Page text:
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EATING well

We all have our fingers in the childhood obesity mess

Kids today are eating themselves into an early grave.

So many children are not just overweight, but obese. And everyone from parents, schools, food producers, even the government has had a role in this. That's the bad news. The good news is that they also all can have a role in reversing it.

I'll concede that life is tougher these days. In an era of single-parent and three-job families, many people are short on time and kitchen know-how. And too many people too often resort to microwaving processed junk and calling it dinner.

And in the process we're getting our kids hooked on these foods.

I don't have all the answers, but I do know that one of the first — and easiest — ways to combat childhood obesity is to teach ourselves and our children to cook wholesome, nutritious foods. Which doesn't mean you or the kids need to sacrifice the foods you love.

Pizza is a great example. Kids love pizza. Heck, I love pizza! But pizza is one of those foods with more sodium, fat and calories than anyone needs.

A large slice of pizza has 600 or more calories with 26 grams of fat. My version? Just 226 calories and 8 grams of fat for two pizza pockets.

OK, technically my recipe isn't a classic pizza. This is a "pizza pocket" made from nutritious whole wheat bread and stuffed with traditional pizza toppings. Those fillings are easily adapted to your tastes; I've used lean Italian turkey sausage, shredded fresh zucchini, fresh mozzarella cheese, a natural marinara sauce and fresh basil — all low-calorie ingredients.

Plus, this recipe is something your kids can help with. And when kids help make something, they are much more likely to think it tastes good.

Just be sure to resist the temptation to use processed low-fat mozzarella cheese, the sort of shredded cheese so often used on regular pizzas. I used it for years until I experimented with fresh mozzarella. It has a sweet, rich, milky quality, and a low melting point, which allows it to meld with flavors like basil. The fresh variety, unlike the shredded processed form, adds pizzazz to the pockets. And best of all, I have found it as low as 60 calories per ounce, compared to 80 to 100 calories for regular mozzarella.

I know what you're thinking — why not just buy frozen processed pizza pockets and toss them in the microwave? Fine, if you like preservatives along with your fat and sodium. Plus, it's important for parents to set a good example by eating and serving healthy, nutritious foods as often as possible.

Part of this is teaching kids that convenience foods should be an occasional treat, not a dinner staple. Children also need to understand that meals are made from ingredients, not pulled from boxes. Those are two critical lessons that are easy to forget in the weekday rush to get dinner on the table.

That's why I love recipes like this one. It's fast. It's easy. And it replicates a convenience food your kids will love, but that you can feel good about.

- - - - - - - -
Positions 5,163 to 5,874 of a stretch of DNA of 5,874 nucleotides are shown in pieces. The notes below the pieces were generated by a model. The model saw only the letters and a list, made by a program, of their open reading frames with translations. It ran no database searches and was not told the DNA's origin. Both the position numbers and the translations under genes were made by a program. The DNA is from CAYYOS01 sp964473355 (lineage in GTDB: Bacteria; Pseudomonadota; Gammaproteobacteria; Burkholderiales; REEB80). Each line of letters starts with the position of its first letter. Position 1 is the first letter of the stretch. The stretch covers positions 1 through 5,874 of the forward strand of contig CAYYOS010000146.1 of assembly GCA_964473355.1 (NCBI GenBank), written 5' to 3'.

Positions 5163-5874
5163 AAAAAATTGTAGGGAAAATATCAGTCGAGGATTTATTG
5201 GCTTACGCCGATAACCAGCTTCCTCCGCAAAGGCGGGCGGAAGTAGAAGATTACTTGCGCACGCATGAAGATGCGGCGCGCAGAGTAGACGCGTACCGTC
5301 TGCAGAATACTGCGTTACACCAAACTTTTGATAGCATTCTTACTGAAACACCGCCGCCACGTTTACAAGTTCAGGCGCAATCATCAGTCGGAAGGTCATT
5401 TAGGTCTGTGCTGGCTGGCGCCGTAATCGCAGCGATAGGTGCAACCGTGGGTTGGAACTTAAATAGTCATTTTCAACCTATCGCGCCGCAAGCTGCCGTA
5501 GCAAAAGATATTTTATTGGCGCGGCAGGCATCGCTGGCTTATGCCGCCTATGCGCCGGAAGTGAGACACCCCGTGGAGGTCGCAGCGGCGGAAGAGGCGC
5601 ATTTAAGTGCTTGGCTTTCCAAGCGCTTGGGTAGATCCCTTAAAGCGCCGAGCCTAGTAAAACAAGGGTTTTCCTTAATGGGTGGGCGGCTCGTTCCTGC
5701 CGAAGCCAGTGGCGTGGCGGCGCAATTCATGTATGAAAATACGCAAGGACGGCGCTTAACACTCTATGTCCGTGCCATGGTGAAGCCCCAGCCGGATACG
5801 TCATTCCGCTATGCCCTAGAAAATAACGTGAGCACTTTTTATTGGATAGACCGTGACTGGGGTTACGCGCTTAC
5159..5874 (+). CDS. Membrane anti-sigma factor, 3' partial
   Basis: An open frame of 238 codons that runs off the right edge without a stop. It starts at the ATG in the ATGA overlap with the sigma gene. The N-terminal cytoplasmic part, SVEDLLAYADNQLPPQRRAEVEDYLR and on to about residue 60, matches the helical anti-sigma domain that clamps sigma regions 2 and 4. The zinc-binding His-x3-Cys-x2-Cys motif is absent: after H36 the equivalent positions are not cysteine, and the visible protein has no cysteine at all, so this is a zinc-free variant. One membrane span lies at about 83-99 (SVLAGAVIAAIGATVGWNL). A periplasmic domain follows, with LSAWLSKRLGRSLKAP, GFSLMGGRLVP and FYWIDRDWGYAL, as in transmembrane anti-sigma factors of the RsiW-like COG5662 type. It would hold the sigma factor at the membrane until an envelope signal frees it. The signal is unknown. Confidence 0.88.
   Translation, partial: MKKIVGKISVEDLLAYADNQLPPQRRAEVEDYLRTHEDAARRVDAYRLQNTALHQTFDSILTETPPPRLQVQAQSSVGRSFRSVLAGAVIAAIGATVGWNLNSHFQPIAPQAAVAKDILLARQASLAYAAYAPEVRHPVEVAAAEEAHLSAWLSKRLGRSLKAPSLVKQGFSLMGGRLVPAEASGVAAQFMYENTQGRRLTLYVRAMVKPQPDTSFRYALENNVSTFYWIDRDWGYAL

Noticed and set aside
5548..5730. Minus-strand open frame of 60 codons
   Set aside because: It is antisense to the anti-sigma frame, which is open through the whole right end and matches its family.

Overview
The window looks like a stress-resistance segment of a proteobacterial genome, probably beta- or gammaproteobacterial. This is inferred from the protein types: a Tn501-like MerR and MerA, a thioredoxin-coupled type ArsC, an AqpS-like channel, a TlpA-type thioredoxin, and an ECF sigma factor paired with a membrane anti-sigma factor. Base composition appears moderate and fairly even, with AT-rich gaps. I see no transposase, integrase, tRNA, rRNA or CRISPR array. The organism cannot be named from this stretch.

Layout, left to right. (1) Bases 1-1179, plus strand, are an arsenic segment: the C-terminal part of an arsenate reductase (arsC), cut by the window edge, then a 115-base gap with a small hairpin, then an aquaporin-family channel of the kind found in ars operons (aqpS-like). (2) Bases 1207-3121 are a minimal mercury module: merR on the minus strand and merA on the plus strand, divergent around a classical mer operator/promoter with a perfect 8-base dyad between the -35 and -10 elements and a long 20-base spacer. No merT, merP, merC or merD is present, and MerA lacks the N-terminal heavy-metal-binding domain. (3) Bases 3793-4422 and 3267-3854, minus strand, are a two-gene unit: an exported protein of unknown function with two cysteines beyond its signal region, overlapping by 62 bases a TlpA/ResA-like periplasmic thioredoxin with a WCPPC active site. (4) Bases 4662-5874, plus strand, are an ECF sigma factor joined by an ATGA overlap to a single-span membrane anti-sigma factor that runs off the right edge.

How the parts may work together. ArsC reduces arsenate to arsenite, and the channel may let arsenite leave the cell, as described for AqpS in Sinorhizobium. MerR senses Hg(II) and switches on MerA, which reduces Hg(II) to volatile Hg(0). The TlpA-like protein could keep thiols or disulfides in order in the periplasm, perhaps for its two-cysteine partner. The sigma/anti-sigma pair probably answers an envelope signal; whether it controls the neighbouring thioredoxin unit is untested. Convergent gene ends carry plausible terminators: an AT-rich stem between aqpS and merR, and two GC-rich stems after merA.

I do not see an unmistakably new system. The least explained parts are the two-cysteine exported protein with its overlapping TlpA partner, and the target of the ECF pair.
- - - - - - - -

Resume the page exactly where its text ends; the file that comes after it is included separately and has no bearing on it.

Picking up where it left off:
TIPS

• Hide any vegetable your child doesn't like in these pockets. I bet the kids will devour it once it's covered in sauce and melted cheese.

• Choose bread slices that are square, such as Ezekiel sprouted grain bread. Square slices are easier to fold in half than rectangular slices.

PIZZA POCKETS

Start to finish: 30 minutes

Servings: 4 (2 pockets per serving)

1 link raw Italian turkey sausage, casing removed (about 4 ounces)

1 small zucchini, coarsely shredded

2 ounces fresh mozzarella cheese, coarsely shredded

1/2 cup no-salt, no-sugar, fat-free marinara sauce (such as Pomi)

12 leaves fresh basil, torn into bite-sized pieces

8 slices whole wheat bread, flattened with a rolling pin

Extra-virgin olive oil cooking spray

Heat the oven to broil.

In a small saute pan over medium heat, cook the sausage until cooked through, using a wooden spoon or spatula to break it into crumbles as it cooks. Drain off any fat.

In a medium bowl, mix the zucchini, mozzarella, marinara, basil and the cooked sausage. Place the flattened bread on a work surface. Spoon the zucchini mixture evenly in the middle of each piece of bread. Fold one corner of each slice to the opposite corner and seal the edges by pressing with a fork. Trim off the excess crust.

Place the pockets on a baking sheet. Lightly spray both sides of each pocket with olive oil cooking spray. Place on a rack 4 to 5 inches under the broiler and broil until browned and crisp, 2 to 3 minutes. Flip each pocket and then brown the other side under the broiler, 1 to 2 minutes more.

Nutritional information per serving (values are rounded to the nearest whole number): 226 calories, 8g fat (31 percent of total calories, 3g saturated), 29mg cholesterol, 25g carbohydrates, 15g protein, 4g fiber, 501mg sodium.

We all have our fingers in the childhood obesity mess 11/04/11 [Last modified: Friday, November 4, 2011 4:30am]

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